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The Sacred Table: Ethical Food Choices and Options

This course was offered in Winter/Spring, 2012.

You will eat, you will be satisfied, and you will bless upon the good land that God has given you (Deut. 8:10)

Eating is one of those ordinary experiences which Jewish observance makes holy. Traditionally, we bracket our eating with blessings before and after, for the food and for the satisfaction which the food has given. Even those Jews who do not observe Jewish dietary laws are conscious of the fact that in the book of Leviticus, the mixing of meat with milk is forbidden and certain meats are forbidden altogether as food.

We need food to survive. Food can also be a way of expressing love. It can be the object of addiction or of simple pleasure. Beyond the issue of Jewish dietary law, what ethical issues come up for the Jew who wishes to be a true mensch?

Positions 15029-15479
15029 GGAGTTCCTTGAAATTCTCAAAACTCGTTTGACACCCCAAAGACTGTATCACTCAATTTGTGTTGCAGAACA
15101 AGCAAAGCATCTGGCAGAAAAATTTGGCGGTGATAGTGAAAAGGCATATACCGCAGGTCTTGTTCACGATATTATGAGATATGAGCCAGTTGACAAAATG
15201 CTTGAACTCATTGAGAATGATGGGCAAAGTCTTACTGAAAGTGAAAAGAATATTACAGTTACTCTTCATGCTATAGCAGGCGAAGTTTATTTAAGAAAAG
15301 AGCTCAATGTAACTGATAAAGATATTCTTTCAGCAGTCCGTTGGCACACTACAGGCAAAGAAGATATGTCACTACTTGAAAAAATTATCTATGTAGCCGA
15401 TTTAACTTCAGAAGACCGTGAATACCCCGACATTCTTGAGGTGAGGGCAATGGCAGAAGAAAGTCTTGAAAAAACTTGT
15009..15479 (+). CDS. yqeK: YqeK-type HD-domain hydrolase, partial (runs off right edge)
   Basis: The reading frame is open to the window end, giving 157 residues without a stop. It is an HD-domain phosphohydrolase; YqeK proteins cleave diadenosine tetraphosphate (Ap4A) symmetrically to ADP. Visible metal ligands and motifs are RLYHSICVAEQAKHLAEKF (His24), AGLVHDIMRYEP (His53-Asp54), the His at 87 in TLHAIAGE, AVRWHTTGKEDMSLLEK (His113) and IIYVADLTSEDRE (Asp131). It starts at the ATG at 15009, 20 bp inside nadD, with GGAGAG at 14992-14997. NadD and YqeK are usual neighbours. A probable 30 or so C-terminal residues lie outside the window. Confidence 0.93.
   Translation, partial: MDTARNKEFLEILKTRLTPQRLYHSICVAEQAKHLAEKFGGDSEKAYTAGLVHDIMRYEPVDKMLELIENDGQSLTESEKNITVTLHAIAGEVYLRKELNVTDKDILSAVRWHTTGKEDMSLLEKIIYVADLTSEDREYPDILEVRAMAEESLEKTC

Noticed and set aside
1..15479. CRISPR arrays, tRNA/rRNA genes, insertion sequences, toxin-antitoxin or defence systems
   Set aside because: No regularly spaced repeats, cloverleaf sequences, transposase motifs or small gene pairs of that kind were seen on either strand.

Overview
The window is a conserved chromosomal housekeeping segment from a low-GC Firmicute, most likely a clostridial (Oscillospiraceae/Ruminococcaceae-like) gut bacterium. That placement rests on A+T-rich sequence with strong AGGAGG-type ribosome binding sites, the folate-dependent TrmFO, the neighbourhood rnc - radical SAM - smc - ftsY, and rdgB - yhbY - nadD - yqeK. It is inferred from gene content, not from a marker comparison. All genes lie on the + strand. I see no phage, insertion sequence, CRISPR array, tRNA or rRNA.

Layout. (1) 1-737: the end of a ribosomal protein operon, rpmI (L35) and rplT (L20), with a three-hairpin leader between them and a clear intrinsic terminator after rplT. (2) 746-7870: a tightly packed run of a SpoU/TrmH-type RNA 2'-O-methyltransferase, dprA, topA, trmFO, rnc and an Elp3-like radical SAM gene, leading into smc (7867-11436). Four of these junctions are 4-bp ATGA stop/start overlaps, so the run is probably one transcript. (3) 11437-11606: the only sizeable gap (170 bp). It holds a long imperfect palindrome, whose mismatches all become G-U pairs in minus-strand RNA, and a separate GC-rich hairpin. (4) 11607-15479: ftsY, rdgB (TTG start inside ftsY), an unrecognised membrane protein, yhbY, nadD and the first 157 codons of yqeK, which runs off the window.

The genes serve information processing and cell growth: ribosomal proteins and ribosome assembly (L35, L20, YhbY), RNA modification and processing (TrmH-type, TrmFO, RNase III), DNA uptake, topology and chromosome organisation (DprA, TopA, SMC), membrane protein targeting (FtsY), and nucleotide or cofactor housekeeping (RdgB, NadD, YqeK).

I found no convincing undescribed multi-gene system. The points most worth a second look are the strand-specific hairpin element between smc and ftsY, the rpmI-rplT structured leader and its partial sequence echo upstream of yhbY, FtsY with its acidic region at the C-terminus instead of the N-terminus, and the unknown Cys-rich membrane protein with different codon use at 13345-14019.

In this class we will use the essays in the collection The Sacred Table: Creating a Jewish Food Ethic (ed. Mary L. Zamore, CCAR Press) as food for thought as we chew on the meaning and implications of our choices. Bon apetit!

Schedule

# Sessions
3
Date & time

Wednesdays, April 11 - April 25
10:00 - 11:30 am

Location
Tuition
$30 for the public
$18 for members
Session Time Days Location Instructors
Apr 11 10:00 AM–11:30 AM Wed Temple Sinai Rabbi Ruth Adar
Apr 18 10:00 AM–11:30 AM Wed Temple Sinai Rabbi Ruth Adar
Apr 25 10:00 AM–11:30 AM Wed Temple Sinai Rabbi Ruth Adar

Location

Temple Sinai

2808 Summit Street

Oakland, CA 94609

510-451-3263

Instructors

Rabbi Ruth Adar

Rabbi Ruth Adar Rabbi Ruth Adar loves teaching "Intro," partly because she was once an Intro student herself. Currently Rabbi Adar is the "Coffee Shop Rabbi" teaching unaffiliated Jews in informal spaces all over the East Bay. Rabbi Adar attended Hebrew Union College, receiving ordination in May, 2008. She holds an M.A. in Religious Studies from the University of Chicago and a B.A. in Economics from the University of Tennessee. She recently published an article in Reform Jewish Quarterly, "Ethical Priorities in Giving Tzedakah."